Sin City: A Dame to Kill – A Failed Sequel

I fucking adore Robert Rodriguez, and his work. One of my favorite movie is Planet Terror for christ sake! You can now imagine my disappointment when watching Sin City: A Dame to Kill, which appeared to be as bad as Sin City was good.

Both Rodriguez and Frank Miller pushed too far the cinematography for this sequel, and except some nice shots worthy of a real B movie, with orgasmic intensity, SCDK is too damn ugly.  And this is on behalf of wanting to emphasize too much on the style that conquered the fans’ hearts in 2005. This resulted in a big failure.
They would have done better to do an animated comic of Sin City 2.

Screen Shot 2014-11-12 at 9.01.02The mix of genres; film noir, drama, crime and B movie style, is still very well handled and captivating, along with the strongly stereotyped narration and dialogues, told by gravelly, hoarsely voices. All this put you in a very particular mood of filthy narrow streets and suburban nights, however, they were pushed too far, to the extent where grotesque takes over and makes you mirthlessly laugh.

Also, some scenes combining few objects or characters in color while the rest is in black and white, caused terribly ugly shots, like:

Screen Shot 2014-11-12 at 9.04.34or:

Screen Shot 2014-11-12 at 9.10.47The neo-noir constructed with poker, hookers, light/shadow game, shootouts, even though efficient was sometimes excessively applied; almost with a tone of hyperbolism.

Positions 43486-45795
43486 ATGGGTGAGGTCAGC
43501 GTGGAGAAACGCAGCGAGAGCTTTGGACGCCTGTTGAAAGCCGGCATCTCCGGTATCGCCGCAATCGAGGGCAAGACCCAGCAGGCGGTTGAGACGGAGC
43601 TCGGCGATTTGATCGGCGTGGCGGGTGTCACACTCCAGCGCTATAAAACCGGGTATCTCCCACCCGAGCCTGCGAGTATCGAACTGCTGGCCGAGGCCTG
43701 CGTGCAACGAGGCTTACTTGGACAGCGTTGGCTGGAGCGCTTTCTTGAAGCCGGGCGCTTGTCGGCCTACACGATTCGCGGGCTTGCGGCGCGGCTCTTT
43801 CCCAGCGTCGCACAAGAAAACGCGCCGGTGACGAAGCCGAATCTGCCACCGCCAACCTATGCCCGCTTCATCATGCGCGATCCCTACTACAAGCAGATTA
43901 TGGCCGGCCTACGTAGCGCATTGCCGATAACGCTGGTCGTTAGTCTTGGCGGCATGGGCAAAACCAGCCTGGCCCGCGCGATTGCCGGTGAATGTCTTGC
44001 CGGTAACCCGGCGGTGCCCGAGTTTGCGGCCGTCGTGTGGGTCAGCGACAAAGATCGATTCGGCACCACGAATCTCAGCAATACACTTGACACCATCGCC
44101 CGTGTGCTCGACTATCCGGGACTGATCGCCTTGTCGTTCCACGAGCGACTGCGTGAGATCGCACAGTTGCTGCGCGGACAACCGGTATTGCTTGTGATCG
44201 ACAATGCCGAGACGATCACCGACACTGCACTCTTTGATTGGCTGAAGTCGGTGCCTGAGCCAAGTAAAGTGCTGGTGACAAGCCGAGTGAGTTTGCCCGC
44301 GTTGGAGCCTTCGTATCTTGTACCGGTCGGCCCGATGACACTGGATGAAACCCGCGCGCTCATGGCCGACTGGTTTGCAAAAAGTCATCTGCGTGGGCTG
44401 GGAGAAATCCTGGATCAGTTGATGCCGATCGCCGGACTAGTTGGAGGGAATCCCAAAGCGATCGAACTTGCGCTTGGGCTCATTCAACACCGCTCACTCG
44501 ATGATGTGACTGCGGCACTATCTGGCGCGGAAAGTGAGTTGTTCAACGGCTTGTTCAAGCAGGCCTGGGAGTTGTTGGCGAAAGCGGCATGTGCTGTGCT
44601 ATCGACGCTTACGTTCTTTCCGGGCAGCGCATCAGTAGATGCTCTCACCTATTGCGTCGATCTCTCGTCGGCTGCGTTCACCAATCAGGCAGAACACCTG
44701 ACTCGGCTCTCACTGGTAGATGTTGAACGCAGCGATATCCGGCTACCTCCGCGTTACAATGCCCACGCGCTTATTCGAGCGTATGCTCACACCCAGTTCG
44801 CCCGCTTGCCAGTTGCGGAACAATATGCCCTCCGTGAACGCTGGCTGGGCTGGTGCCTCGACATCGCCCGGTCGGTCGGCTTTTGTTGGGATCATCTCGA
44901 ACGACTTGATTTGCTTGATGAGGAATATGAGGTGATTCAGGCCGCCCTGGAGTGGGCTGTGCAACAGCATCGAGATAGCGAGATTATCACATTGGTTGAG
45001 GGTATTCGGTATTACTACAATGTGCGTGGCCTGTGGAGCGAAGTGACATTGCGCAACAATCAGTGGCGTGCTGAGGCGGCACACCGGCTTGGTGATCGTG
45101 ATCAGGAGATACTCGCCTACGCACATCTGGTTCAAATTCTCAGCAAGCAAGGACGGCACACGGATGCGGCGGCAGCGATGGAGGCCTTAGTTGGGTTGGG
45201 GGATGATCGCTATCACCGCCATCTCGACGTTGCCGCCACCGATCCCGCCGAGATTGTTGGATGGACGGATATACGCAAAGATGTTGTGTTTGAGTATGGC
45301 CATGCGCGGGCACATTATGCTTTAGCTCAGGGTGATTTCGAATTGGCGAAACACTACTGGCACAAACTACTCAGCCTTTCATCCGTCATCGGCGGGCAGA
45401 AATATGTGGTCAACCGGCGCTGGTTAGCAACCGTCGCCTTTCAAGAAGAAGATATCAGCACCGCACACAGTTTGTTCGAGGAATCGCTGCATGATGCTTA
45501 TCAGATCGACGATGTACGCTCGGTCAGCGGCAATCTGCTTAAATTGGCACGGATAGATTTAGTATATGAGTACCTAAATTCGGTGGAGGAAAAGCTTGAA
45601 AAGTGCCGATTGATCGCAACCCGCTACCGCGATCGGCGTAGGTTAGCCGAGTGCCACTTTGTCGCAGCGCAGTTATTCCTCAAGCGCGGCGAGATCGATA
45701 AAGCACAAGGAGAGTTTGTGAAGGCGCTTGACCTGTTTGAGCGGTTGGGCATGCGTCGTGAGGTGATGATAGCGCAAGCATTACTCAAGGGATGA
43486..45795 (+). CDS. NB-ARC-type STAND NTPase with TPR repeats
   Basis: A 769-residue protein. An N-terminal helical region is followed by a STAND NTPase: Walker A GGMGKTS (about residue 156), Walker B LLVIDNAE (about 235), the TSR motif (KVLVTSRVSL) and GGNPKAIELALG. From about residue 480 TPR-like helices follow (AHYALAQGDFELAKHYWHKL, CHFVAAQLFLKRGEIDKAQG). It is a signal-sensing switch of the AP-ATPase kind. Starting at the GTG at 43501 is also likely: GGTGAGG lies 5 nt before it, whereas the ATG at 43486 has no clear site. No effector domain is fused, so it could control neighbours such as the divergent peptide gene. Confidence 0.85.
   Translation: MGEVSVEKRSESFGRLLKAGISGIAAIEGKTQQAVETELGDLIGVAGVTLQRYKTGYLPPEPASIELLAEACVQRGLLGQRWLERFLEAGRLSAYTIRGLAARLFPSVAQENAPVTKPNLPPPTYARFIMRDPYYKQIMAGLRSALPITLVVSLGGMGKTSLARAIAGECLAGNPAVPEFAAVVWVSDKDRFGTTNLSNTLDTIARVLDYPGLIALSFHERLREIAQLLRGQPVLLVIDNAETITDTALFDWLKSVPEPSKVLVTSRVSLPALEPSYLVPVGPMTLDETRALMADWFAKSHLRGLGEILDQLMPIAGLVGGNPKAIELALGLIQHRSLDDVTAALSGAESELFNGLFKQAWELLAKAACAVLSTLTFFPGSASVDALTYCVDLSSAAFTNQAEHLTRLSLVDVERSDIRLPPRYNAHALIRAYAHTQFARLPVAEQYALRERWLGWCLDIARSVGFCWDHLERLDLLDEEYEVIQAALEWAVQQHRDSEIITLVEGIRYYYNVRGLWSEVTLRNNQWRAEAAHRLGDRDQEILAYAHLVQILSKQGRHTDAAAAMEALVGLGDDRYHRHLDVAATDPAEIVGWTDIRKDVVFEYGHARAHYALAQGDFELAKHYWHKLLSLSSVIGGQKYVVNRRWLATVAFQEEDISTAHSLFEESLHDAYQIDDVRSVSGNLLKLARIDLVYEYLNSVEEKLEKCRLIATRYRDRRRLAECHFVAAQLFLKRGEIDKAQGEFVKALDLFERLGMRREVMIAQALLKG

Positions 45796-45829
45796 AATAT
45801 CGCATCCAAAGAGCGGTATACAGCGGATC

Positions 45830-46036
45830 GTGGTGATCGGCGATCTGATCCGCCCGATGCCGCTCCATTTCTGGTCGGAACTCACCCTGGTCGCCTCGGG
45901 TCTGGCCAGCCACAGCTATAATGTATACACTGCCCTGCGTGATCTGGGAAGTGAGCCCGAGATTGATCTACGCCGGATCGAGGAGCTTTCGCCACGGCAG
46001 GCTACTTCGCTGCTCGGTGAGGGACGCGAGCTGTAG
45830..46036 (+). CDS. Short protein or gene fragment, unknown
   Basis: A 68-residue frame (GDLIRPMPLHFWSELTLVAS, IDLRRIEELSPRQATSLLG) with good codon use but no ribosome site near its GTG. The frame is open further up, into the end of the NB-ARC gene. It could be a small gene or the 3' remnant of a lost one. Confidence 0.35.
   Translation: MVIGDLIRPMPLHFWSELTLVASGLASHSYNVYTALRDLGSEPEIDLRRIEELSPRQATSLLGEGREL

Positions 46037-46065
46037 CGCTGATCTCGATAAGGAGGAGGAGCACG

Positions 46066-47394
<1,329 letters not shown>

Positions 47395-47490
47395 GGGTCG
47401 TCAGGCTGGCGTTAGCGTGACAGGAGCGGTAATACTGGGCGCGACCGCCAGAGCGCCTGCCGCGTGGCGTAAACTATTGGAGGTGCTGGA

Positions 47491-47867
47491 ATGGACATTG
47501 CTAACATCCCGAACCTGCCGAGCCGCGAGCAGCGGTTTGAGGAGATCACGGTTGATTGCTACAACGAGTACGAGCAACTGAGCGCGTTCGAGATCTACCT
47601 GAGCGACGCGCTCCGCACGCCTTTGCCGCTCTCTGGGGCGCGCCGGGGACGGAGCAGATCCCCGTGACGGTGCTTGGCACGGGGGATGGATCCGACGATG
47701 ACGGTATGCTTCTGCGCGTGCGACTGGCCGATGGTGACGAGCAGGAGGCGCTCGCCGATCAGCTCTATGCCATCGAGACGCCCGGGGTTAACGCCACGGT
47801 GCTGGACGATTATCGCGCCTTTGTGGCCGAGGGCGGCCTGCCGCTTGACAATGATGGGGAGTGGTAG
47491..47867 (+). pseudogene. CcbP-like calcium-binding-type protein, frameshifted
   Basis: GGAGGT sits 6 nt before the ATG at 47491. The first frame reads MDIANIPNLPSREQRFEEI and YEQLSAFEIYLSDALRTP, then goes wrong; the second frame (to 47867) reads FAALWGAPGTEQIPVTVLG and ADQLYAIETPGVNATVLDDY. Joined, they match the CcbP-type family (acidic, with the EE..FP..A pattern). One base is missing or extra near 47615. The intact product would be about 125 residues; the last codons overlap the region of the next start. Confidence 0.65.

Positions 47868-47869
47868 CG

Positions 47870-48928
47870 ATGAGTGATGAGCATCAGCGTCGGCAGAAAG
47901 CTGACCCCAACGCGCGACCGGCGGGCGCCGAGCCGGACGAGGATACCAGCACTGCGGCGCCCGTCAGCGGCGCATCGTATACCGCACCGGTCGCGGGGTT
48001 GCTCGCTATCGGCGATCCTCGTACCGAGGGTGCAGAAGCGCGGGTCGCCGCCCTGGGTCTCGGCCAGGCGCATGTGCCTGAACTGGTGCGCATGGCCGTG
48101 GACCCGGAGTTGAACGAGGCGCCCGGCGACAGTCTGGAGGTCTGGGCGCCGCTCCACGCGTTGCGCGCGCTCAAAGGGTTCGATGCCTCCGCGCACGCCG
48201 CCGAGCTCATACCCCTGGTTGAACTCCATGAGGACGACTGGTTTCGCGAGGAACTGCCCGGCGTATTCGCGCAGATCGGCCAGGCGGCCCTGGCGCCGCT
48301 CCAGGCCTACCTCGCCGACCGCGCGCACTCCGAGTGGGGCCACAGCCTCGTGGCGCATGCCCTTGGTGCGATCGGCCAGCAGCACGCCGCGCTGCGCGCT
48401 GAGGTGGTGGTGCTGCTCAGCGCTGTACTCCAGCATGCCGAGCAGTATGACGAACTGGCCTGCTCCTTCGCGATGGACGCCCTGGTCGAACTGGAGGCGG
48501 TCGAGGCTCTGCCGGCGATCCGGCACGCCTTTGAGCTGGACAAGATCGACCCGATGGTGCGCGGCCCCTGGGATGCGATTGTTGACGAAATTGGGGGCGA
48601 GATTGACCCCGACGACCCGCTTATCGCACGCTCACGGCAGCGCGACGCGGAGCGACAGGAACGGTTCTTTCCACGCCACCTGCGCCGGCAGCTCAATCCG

Those elements competed with some unique, priceless scenes, and framings, such as:

Screen Shot 2014-11-12 at 8.51.57 Screen Shot 2014-11-12 at 8.59.59 Screen Shot 2014-11-12 at 9.04.17 Screen Shot 2014-11-12 at 9.17.53And sometimes, sublime experimental ones:

Screen Shot 2014-11-12 at 9.29.45 Screen Shot 2014-11-12 at 9.33.20Set in the dystopian streets of Sin City, where violence, filth, and sex are valued or at least preponderant, we follow four stories, somehow related, where characters converge at some point.

We are introduced to new characters. 
Johnny (Joseph Gordon-Levitt) – the other son of Senator Roark (Powers Boothe) wants to prove to his evil father that he can beat him, is better than him, and he’ll use poker to get through Roark. Or, Eva (Eva Green) the femme fatale of this film noir, who charmed Dwight (Josh Brolin) and every man she encounters into getting what she wants. She is magnified by Rodriguez, the actress embodied with talent her vilain character, and is the only good performance of the movie.

Sin City, lost anyway some of its core essence, with A Dame to Kill and in a nutshell, few elements are climaxing, the rest is pretty much ridiculous and the equivalent in value of S.A.S. novels.

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